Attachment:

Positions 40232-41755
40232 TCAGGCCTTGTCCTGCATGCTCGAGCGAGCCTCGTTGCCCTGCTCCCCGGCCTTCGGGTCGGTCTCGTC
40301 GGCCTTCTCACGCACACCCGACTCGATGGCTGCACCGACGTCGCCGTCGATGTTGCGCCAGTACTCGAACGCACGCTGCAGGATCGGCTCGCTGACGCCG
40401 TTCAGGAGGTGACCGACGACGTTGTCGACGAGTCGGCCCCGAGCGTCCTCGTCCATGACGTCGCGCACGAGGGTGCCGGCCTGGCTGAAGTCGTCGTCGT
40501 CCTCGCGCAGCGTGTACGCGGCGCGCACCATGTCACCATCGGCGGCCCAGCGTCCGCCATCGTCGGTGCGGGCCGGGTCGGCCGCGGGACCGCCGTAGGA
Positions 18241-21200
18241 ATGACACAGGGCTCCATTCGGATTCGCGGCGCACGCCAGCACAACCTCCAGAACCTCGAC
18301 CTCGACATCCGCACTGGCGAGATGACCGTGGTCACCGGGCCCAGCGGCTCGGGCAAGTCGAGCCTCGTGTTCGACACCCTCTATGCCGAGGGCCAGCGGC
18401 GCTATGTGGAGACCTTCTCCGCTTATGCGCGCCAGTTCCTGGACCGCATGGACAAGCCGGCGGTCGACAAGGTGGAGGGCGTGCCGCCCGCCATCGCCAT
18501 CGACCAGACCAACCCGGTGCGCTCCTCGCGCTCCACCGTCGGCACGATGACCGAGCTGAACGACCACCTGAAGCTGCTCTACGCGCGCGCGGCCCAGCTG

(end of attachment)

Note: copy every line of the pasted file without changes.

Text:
Positions 40232-41755
40232 TCAGGCCTTGTCCTGCATGCTCGAGCGAGCCTCGTTGCCCTGCTCCCCGGCCTTCGGGTCGGTCTCGTC
40301 GGCCTTCTCACGCACACCCGACTCGATGGCTGCACCGACGTCGCCGTCGATGTTGCGCCAGTACTCGAACGCACGCTGCAGGATCGGCTCGCTGACGCCG
40401 TTCAGGAGGTGACCGACGACGTTGTCGACGAGTCGGCCCCGAGCGTCCTCGTCCATGACGTCGCGCACGAGGGTGCCGGCCTGGCTGAAGTCGTCGTCGT
40501 CCTCGCGCAGCGTGTACGCGGCGCGCACCATGTCACCATCGGCGGCCCAGCGTCCGCCATCGTCGGTGCGGGCCGGGTCGGCCGCGGGACCGCCGTAGGA
Positions 18241-21200
18241 ATGACACAGGGCTCCATTCGGATTCGCGGCGCACGCCAGCACAACCTCCAGAACCTCGAC
18301 CTCGACATCCGCACTGGCGAGATGACCGTGGTCACCGGGCCCAGCGGCTCGGGCAAGTCGAGCCTCGTGTTCGACACCCTCTATGCCGAGGGCCAGCGGC
18401 GCTATGTGGAGACCTTCTCCGCTTATGCGCGCCAGTTCCTGGACCGCATGGACAAGCCGGCGGTCGACAAGGTGGAGGGCGTGCCGCCCGCCATCGCCAT
18501 CGACCAGACCAACCCGGTGCGCTCCTCGCGCTCCACCGTCGGCACGATGACCGAGCTGAACGACCACCTGAAGCTGCTCTACGCGCGCGCGGCCCAGCTG